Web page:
Showing posts from May, 2014

Kids With Parents In Jail: The Emotional Turmoil

All parents know the emotional turmoil a young child goes through when parents drop him/her off for the first time at daycare or kindergarten--the clinging, the tears, and the need for reassurance that the parent is not leaving for good. Now imagine the emotional impact on a child who has his/her parents taken from them by a police officer, court, and judge. There is no accurate number of how many kids are faced with having an incarcerated parent or parents. Estimates run the gambit from 1.7 million to 7 million kids. And, there are very few studies regarding the emotional trauma these kids experience.

However, this series is not about estimates, studies, or even what people think about the parents who get themselves into a situation where they are required to do the time for their crime. This series is about the kids who, in fact, become the victims of the crime as well. It is about what they experience when their parents are no longer their caregivers, and how we can help them thro…


With over 2.4 million people in prison in the United States, we need to start asking, "What about the kids who have parents in jail". Incarcerated parents is not a subject that comes up in many social circles. Sure, there are those occasional local news flashes that show a father or mother going to prison, and the saying "don't do the crime if you can't do the time" swirls through our brain. But, what about the kids? 
What happens to them? Where do they go? Do they know why their parent(s) are taken from them? Do they suffer psychological repercussions from their parent's absence? How do they feel when they are shuffled off to live with a relative, put into a state facility, or assigned to a foster home? How do they cope with losing a parent? Can they visit their parent(s)? Can they write to them? Do their parents write back to them? How does parent and child stayed connected? Should they stay connected? How can you encourage a child to talk about thei…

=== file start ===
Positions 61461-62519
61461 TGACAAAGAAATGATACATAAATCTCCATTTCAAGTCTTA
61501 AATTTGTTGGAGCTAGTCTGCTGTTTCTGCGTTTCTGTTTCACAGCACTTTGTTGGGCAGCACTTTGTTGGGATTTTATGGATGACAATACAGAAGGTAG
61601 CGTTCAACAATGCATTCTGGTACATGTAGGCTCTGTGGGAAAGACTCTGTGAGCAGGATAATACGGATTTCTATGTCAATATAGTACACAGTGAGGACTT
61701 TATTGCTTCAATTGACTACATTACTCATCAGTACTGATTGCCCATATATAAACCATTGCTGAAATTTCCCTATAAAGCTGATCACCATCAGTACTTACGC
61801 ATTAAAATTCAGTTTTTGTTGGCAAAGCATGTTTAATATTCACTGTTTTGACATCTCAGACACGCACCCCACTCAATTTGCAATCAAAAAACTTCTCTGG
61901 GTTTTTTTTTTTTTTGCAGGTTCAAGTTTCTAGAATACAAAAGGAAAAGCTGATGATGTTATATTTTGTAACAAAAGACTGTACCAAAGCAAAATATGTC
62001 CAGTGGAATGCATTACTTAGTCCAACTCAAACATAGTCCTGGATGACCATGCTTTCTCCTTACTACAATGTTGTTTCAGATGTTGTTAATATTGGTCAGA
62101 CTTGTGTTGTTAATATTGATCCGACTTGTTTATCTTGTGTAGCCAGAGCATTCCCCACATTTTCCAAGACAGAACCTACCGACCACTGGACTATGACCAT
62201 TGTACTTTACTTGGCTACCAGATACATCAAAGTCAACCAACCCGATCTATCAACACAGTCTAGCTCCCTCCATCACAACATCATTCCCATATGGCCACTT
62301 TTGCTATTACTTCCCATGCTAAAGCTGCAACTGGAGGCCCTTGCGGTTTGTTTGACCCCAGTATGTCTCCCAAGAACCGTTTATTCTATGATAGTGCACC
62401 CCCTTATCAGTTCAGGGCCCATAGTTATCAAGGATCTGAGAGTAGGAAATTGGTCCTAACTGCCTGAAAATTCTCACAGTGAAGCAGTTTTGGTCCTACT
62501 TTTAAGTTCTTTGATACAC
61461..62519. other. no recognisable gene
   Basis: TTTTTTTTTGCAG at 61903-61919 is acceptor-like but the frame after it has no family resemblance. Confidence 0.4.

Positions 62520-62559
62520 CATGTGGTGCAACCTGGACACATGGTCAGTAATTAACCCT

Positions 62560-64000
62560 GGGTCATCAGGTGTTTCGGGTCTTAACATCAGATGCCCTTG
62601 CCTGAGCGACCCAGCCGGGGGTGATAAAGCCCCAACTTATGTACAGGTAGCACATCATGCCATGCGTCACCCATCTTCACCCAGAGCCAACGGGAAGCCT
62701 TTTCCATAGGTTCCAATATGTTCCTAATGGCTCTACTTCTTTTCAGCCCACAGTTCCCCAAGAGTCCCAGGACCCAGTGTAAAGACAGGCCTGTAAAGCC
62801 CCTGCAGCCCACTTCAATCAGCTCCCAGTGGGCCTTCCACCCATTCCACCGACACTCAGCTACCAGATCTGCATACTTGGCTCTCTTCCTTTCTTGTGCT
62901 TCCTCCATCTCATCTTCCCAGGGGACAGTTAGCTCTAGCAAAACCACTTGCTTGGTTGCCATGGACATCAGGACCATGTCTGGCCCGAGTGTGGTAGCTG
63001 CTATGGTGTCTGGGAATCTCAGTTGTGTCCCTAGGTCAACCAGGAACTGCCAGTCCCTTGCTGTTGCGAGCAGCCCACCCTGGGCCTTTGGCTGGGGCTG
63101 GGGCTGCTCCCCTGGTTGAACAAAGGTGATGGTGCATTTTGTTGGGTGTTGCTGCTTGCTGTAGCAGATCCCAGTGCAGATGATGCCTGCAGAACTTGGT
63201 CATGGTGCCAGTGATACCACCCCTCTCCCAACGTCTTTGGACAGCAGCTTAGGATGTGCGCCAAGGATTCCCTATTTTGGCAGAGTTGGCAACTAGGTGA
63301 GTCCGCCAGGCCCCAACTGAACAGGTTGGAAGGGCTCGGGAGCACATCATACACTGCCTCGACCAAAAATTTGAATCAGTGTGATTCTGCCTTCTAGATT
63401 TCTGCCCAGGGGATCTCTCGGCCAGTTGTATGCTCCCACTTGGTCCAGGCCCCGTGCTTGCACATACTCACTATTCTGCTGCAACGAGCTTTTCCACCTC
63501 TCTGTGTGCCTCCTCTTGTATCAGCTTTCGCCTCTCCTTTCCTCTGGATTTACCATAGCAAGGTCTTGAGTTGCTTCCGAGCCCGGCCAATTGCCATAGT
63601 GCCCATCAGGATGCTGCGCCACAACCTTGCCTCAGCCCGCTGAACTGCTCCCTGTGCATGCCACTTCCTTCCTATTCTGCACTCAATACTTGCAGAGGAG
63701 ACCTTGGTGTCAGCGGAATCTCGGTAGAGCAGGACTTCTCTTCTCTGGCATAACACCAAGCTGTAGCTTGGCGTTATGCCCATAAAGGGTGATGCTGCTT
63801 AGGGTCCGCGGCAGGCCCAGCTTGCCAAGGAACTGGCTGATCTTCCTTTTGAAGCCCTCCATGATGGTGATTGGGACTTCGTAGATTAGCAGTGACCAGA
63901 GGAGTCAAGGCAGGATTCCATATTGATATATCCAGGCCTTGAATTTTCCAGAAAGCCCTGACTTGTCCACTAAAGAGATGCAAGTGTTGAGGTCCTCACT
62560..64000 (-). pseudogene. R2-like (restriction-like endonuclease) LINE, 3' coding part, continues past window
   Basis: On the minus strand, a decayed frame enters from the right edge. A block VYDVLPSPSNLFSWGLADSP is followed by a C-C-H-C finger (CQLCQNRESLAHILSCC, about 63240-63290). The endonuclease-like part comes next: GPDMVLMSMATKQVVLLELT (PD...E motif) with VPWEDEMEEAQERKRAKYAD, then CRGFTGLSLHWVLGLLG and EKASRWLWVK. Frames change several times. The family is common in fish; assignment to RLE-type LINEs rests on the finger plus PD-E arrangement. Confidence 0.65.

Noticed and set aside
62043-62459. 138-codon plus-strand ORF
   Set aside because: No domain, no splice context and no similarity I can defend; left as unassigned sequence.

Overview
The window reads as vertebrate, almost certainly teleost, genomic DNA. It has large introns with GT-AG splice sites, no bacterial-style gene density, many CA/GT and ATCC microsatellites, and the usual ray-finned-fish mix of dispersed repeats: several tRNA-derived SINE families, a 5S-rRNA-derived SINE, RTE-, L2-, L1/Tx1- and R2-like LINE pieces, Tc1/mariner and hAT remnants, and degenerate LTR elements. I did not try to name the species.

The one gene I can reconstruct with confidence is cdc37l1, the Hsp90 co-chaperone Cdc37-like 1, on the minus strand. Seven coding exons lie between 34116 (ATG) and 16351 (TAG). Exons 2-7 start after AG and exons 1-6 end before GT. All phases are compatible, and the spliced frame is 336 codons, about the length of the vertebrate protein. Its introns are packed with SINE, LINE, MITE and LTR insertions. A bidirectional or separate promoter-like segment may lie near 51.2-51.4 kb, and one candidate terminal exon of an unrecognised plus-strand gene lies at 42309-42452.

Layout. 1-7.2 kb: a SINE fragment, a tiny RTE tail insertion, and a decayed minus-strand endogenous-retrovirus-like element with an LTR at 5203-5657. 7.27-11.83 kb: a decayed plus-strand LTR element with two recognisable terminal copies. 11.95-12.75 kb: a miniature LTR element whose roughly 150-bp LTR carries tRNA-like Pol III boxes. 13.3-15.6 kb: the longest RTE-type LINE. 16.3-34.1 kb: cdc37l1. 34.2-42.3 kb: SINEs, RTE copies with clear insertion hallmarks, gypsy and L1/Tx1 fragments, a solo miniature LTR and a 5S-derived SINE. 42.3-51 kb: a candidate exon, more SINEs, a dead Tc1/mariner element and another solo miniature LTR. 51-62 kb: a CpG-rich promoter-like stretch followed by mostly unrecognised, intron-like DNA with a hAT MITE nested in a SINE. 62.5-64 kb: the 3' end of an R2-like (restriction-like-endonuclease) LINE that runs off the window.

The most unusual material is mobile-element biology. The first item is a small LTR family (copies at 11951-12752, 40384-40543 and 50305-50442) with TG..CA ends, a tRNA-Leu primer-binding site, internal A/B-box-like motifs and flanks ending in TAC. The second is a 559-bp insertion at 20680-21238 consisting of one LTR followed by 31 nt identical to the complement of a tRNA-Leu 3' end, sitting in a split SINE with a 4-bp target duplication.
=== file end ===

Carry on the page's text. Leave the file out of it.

Cover Reveal – Curse of the Granville Fortune by Kelly Hashway and Giveaway

Welcome to the Cover Reveal forCurse of the Granville Fortune by Kelly Hashwaypresented by Month9Books!Be sure to enter the giveaway found at the end of the post!Find the fortune, break the curse!

The hunt is on for an ancient treasure tied to nine-year-old J.B.'s family history. He's been having visions that make him sweaty, lightheaded, and certain he’s turning into some kind of freak—or worse, going insane. But things are worse than he imagined. The visions stem from a family curse. An ancient ancestor was accused of stealing the massive Granville fortune, and now J.B.’s entire family will suffer.

To break the curse, J.B. must find and return the Granville’s stolen property. But he's not the only one searching for the treasure. As he sets out on his journey through a dark and foreboding forest, he'll battle his worst fears and fight terrifying creatures along the way. And when he meets two o…

Hurricanes, Tornadoes, and Thunderstorms . . .Oh My! What are kids to do?

When the weather turns against us, adults are not the only ones who think the end of our world might be coming. Kids worry whether life will be the same too. I was a kid during the worst storm to hit the Pacific Northwest in the 20th Century occurred. Called the Columbus Day Storm, it hit Portland on October 12, 1962, and I can tell you from my viewpoint it was both terrifying and exciting at the same time. As one of 14 cousins--all under the age of 12 years--jammed into my Aunt's living room, I was awe-struck by the power of the wind. When it first began, two of my older cousins took me outside to feel the 40 mph wind as it pushed us down the block on our skates. There was no fear, no worrying, no terror. It was just a windstorm and it looked like fun. However, within an hour, it changed as the winds increased to 100 mph.

While the adults were busy trying to bring two elderly neighbors inside, all of us kids stood huddled behind a picture window and watched trees break in half, …